Strategies for Developing Cross Platform Apps
Created: 04/06/2015 by Roberto De Simone
App development is indispensable for every enterprise. Today at least Android and iOS have to be supported. And, also don’t forget the web - a lot of people like to access a service through the web browser. This created a market for tool makers to simplify the cross platform development. This blog will examine some tools and concepts.
The need for cross platform development tools
The heterogeneous environments, cost pressure, maintenance problems and lack of manpower together with a wide range of skills created a market for cross platform development tools. [Along with the user interface development which is the topic of this blog, there is also the need to define a backend strategy which can support and facilitate the app developement. Web Services (APIs) and Cloud Services are part of this strategy.]
Tools and concepts for developing apps
In my opinion, these are actually the most popular tools/concepts (of course there exist more):
- Native Tools
- Hybrid Apps (apps with a native frame and multiple WebViews)
- Cordova/PhoneGap Apps
- (React Native/NativeScript)
The following chart tries to position the resulting apps developed with the mentioned tools or concepts regarding quality and software development productivity, if several platforms have to be supported. Nevertheless, in the end the positioning depends on one’s programming skills and how familiar somebody is with the tool he/she uses.
(An additional note is needed for React Native: the positioning of React Native is at the moment only an assumption after doing some first trials. The tool gets actually a lot of attention and the concept is very promising, so it cannot be left out).
An enterprise with enough budget and staff looking for the maximum result and independence from third party libraries still decides to develop with the native tools. Security issues might also play an important role. Mostly, for each platform an own development team is needed. It is obvious that this is a very expensive approach under every aspect.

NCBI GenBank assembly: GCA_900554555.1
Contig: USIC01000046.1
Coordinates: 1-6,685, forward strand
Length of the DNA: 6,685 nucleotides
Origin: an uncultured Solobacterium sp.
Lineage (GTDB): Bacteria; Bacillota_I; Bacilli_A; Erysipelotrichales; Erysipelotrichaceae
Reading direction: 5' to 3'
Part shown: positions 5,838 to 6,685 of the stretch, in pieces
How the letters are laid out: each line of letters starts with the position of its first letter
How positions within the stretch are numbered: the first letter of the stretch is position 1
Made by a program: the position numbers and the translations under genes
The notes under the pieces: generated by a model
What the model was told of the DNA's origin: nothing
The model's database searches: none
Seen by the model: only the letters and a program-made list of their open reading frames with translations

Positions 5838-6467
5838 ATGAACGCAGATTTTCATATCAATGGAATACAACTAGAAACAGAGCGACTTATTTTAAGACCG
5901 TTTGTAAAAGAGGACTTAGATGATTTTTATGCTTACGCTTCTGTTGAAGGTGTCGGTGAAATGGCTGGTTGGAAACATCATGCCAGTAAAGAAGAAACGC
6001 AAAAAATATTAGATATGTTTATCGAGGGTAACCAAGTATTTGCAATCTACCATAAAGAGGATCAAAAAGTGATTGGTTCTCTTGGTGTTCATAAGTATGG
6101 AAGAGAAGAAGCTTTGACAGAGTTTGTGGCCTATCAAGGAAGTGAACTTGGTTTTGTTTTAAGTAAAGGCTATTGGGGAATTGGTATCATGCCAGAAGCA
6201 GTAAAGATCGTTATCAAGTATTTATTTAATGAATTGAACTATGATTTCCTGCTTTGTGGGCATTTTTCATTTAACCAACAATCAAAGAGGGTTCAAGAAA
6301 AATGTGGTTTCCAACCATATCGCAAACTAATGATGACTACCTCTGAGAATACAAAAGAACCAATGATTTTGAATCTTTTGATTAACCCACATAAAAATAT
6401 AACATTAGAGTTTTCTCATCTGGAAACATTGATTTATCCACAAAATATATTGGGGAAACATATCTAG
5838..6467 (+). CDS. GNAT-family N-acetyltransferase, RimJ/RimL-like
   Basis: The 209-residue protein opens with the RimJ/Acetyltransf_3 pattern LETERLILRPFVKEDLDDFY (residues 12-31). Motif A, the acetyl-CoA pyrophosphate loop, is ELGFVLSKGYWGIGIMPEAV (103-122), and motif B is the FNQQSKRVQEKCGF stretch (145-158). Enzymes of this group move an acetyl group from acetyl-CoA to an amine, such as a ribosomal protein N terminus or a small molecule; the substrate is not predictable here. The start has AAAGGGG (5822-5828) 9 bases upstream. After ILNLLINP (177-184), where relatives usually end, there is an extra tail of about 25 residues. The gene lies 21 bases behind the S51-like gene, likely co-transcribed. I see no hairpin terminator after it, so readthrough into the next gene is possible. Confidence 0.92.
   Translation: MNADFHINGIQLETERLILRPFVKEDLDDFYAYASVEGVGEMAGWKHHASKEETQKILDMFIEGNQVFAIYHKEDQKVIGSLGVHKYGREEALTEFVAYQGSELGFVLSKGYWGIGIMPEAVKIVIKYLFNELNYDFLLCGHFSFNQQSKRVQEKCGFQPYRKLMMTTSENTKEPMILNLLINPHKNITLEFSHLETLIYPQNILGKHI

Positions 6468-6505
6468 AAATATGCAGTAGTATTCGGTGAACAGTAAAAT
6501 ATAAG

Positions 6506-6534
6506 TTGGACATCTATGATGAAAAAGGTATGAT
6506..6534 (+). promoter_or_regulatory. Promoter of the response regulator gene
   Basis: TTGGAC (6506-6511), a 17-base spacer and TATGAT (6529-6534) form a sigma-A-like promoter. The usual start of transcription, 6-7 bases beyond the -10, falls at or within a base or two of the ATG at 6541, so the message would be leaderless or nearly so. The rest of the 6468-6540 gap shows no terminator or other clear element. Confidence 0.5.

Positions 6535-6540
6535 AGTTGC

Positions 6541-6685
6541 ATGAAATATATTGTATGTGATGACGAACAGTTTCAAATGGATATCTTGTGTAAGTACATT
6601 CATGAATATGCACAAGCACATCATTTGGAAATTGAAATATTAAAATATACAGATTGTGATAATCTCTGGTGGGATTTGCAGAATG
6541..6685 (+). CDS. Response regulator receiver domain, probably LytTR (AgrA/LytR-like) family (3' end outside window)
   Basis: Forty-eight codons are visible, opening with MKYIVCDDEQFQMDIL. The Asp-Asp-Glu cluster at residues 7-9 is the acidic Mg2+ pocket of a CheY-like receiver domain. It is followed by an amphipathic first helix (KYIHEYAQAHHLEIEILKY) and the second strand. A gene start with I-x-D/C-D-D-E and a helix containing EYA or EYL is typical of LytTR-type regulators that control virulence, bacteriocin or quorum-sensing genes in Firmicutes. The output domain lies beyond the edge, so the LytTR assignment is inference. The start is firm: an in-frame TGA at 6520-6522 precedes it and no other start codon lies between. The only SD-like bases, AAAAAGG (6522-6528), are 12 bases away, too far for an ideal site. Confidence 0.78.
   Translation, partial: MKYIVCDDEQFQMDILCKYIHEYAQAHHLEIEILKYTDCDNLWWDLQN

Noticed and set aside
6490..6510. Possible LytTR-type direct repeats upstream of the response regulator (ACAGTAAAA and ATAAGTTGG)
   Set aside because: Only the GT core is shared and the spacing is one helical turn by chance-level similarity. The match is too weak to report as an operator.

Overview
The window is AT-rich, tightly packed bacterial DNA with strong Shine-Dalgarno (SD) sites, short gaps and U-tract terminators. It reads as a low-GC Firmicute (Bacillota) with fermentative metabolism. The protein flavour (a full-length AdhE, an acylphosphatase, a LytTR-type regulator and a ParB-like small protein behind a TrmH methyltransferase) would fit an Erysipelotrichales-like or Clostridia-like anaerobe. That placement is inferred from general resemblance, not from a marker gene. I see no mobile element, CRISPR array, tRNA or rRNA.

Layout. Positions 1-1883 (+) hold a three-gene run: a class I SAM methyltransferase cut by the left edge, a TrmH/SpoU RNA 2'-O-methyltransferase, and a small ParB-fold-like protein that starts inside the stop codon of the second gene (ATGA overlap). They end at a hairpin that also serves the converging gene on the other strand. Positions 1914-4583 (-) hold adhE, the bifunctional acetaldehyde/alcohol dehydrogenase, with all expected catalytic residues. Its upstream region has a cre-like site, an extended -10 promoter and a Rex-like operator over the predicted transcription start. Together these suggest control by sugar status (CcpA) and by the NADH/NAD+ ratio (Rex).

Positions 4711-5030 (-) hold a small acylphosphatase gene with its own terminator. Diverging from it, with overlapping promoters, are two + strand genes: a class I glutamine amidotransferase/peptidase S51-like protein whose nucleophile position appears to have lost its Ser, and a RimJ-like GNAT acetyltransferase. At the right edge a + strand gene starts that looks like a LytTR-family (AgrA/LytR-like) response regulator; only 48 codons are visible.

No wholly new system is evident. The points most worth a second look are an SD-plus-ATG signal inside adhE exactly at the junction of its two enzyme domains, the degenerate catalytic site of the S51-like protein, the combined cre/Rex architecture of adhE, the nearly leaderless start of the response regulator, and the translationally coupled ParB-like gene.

With the help of Mono, an implementation of the .NET runtime which is bundled with the app, all native APIs (iOS/Android) are mapped in order to be used with C#. The bundling of Mono with the app is also the reason why the size of a Xamarin app is bigger than an app developed with the native tools. See this link explanations. App size is somehow an issue - in my opinion apps should be as small as possible. But still the app size can be accepted. Compared to the development with the native tools, only one programming language has to be learned. Theoretically everything that is possible to do with Objective-C/Swift or Java can be done with C#. But the extensive learning of the various APIs and the operating system concepts cannot be avoided. Xamarin started with a “learn once - develop anywhere” approach. With the introduction of Xamarin Forms, a layer on top of Xamarin was added. In theory this allows the “develop once - run everywhere” approach. In practice Xamarin Forms still needs specific code for each operating system. Xamarin Forms will evolve, and in the future a single code base might be realistic. The quality of Xamarin apps is high because they are fully native. There is also to remark positively that Xamarin is well established in the market and continuity is guaranteed (a problem of continuously changing web frameworks).
Hybrid Apps are a combination of native code and web code. The general idea is to use a native frame - header, footer, tabs, menus and page transition are all done with native code. The content of a page will be web technology - each page has an own WebView. This concept still needs skills of the native tools. Additionally multiple projects have to be maintained. For the browser, hybrid apps offer great synergies because mainly “only” a new frame has to be developed.
When it comes to decide which tools should be used, there are always several external factors which have to be taken under consideration like budget, staff, existing apps and IT organization.
From a quality point of view an approach which uses native APIs leads to a better result. The native development tools are still the tools of choice if it comes to reach the best possible user experience and being independent from third party libraries.
Xamarin is very interesting in cases where already a lot of C# .NET knowledge is available, and by the time Xamarin Forms evolves further.
A combination of native code and web code (hybrid apps) might also be very interesting; it provides a lot of synergies if the browser shall be supported as well - high quality apps can be created. As a disadvantage I consider that native and web knowledge are required. Compared to a Cordova app significantly more development effort is needed.
From a productive point of view Cordova is unbeatable at the moment. If additionally the browser shall be supported, the productive gain is even higher. Especially for enterprise developments these are very strong arguments!